Dmitri Shostakovich was enrolled at Petrograd (St Petersburg) Conservatoire in the autumn of 1919, at the tender age of 13. His exceptionally early entry was permitted by Alexander Glazunov himself, the distinguished composer who was then the Conservatoire’s redoubtable director.
The young musician greatly impressed Glazunov, who decided that he could hold his own among older students. Undeterred by the hardships of the Civil War, which focused most minds on finding food and fuel for survival, Shostakovich applied himself industriously to composition under the very able Maximilian Steinberg, who had been a leading pupil (and the son-in-law) of Rimsky- Korsakov.
It was thus inevitable that the young Shostakovich would first absorb the long-established «Russian Style» of Rimsky-Korsakov and his fellow composers of the Mighty Handful.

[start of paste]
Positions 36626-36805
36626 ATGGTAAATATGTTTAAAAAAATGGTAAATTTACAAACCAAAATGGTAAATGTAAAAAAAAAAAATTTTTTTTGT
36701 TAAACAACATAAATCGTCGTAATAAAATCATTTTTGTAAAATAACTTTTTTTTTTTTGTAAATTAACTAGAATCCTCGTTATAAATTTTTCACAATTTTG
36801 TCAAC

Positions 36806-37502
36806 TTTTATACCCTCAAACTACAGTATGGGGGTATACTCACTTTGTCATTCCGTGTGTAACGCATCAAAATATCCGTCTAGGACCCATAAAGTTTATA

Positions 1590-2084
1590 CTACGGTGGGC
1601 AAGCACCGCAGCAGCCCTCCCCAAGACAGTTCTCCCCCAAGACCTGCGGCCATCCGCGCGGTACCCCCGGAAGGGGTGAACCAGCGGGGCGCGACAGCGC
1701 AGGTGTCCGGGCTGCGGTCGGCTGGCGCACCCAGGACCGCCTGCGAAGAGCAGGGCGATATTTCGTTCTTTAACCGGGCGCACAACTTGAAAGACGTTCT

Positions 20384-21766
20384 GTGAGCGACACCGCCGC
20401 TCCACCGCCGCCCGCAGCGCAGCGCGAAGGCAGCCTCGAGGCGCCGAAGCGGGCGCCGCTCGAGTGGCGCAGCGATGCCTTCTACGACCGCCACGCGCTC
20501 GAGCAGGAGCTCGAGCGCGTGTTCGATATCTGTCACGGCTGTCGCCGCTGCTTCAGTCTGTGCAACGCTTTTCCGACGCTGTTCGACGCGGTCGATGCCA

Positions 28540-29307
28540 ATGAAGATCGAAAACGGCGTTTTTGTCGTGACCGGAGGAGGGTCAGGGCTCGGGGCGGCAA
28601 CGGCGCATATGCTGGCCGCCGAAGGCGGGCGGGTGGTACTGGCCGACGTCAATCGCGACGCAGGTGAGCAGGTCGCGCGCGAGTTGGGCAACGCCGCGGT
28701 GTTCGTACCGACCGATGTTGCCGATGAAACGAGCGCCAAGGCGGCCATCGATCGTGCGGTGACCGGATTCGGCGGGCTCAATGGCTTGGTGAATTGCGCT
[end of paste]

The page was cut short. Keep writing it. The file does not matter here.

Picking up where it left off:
Total time: 01:08:26
|Original Recording Format|
Everett Porter, Kees de Visser
|Recording Type & Bit Rate|
|Release Date||April 21, 2017|
“The real gem, is the Op. 7 Scherzo, which has its origins in an unfinished piano quintet. Dominated by an irrepressible piano part, it has a bounce and brio that left me wreathed in smiles. Now this is more like the quirky, mischievous composer we know from his later works. Gimeno and his players really seem to be enjoying themselves, and that shows in this easeful and stylish performance. But it’s the now enigmatic, now skein-like Five Fragments that catapults the listener into another world entirely. Given such beautifully nuanced playing and ear-pricking sound, I feel like a churl for panning the first part of this programme. Marina Frolova-Walker’s detailed liner-notes are a welcome bonus.”
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